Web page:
Another blog entry from the same site, Are Platform Vendors Stealing Linux?, compares Oracle Linux to Mac OS X.
And, jokes aside, Apple's success with the tight OS/platform relationship it has on all of its devices may be a model that a lot of enterprise companies find attractive. I don't think it's an accident that suddenly companies like Oracle and Amazon are looking at the success of Red Hat's support model and the advantages a locked OS/hardware scenario can present and are now trying to model their own business strategies in a similar fashion.
The first part of the comparison is fair: Oracle is optimizing the operating system to take advantage of the hardware on which its systems run. But the comparison falls apart when you realize that the source code for OS X is proprietary, and the source code for the Unbreakable Enterprise Kernel is open source, and will speed up not just Oracle hardware, but also any modern x86-64 system, including that of Oracle's rivals in the hardware space. How exactly does this create an advantage for Oracle, other than to show that Oracle is whole-heartedly embracing Linux, which customers want us to do?
One more from this site, then I'll move on. From the article Oracle Tries to Un-commoditize Linux, we get:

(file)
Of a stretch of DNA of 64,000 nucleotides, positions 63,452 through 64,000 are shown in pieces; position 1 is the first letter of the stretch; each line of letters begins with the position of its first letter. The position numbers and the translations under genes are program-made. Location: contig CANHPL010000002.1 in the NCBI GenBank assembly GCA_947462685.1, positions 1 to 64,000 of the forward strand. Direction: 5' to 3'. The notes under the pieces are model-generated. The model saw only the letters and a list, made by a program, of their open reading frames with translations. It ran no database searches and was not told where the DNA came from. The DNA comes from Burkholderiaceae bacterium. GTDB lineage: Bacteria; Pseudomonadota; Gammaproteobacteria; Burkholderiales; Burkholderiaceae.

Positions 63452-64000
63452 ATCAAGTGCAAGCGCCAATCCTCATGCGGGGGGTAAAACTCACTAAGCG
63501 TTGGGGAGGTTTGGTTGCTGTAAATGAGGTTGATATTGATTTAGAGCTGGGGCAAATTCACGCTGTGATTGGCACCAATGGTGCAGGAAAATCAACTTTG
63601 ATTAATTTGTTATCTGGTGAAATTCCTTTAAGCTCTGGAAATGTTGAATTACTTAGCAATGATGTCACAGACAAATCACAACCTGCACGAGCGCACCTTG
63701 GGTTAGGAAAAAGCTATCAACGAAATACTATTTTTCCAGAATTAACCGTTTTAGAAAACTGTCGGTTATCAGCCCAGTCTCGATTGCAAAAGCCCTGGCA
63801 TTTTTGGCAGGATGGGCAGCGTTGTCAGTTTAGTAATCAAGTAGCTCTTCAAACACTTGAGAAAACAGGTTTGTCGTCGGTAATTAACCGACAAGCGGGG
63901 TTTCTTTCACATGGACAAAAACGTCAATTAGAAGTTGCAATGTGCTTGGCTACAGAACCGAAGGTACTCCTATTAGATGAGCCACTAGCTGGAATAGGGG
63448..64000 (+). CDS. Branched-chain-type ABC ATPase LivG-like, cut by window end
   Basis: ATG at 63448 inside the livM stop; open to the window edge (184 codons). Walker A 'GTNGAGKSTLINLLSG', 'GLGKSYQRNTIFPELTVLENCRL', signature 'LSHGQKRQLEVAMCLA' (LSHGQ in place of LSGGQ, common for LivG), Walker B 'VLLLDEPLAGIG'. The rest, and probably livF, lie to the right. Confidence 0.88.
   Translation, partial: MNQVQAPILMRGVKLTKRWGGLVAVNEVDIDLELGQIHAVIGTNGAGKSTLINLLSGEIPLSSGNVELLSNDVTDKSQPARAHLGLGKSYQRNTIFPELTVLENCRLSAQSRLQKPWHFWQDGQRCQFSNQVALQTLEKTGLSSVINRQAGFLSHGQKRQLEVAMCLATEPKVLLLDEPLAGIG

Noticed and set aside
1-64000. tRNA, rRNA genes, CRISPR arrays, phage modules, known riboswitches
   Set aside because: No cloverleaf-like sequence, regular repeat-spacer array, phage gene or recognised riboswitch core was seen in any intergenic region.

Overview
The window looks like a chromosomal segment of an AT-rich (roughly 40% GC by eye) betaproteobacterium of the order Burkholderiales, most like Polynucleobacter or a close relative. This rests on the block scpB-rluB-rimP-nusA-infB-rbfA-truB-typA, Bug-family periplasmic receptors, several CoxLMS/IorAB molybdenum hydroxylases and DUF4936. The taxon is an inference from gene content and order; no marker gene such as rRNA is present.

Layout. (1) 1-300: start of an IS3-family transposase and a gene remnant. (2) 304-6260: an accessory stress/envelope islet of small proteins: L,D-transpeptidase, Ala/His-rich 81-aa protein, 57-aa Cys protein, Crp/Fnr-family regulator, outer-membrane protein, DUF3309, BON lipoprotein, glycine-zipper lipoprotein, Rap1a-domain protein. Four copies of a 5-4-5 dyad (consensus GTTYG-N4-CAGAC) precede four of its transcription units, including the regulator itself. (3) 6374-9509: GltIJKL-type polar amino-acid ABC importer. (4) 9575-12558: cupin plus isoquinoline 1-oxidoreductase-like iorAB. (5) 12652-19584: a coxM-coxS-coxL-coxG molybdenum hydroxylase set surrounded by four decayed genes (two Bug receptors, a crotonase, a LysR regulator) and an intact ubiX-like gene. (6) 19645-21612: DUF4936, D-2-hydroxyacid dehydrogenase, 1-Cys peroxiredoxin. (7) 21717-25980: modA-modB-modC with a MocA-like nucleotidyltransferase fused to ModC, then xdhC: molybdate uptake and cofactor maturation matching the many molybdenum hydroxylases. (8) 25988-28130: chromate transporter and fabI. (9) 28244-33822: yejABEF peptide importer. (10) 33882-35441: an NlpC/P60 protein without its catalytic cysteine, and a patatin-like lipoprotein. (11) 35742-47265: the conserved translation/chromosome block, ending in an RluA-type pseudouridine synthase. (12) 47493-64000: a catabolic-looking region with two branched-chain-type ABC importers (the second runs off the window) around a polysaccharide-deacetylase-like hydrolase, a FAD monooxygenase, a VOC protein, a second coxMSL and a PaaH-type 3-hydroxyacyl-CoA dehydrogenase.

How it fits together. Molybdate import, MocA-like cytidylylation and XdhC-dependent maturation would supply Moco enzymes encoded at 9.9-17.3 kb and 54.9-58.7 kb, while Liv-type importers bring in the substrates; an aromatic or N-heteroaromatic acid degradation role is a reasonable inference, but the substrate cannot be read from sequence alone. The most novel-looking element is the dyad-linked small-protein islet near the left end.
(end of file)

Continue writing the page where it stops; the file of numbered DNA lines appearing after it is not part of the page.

"If you are wondering why Oracle is taking this tack, other then the usual corporate desire to make bucketloads of money, here it is: the Unbreakable Enterprise Kernel is supposedly "optimized for Oracle software and hardware."
That screeching sound that resembles a dying penguin you hear? That's the sound of Oracle trying to un-commoditize Linux."
The Unbreakable Enterprise Kernel isn't just supposed to be optimized for Oracle software and hardware, it is optimized for Oracle software and hardware. That was the whole point of the new kernel: to get more from less. More transactions from the same hardware you just bought. Does it work great on an Oracle Exadata server? You bet. Will it also improve database performance of an IBM DB/2 instance on an IBM server? You bet. The common misperception in all of the articles on this site is that Oracle has created a kernel that runs only on Oracle hardware, and only speeds up Oracle software. That is simply not the case, and spending a few minutes looking at the official announcement for the new kernel will clearly point that out. From the announcement (emphasis mine):
"Unbreakable Enterprise Kernel is based on a stable 2.6.32 kernel and includes optimizations developed in collaboration with Oracle's Database, Middleware and Hardware engineering teams to ensure stability and optimal performance for the most demanding enterprise workloads."
Not for Oracle software, not for Oracle hardware, but for demanding enterprise workloads.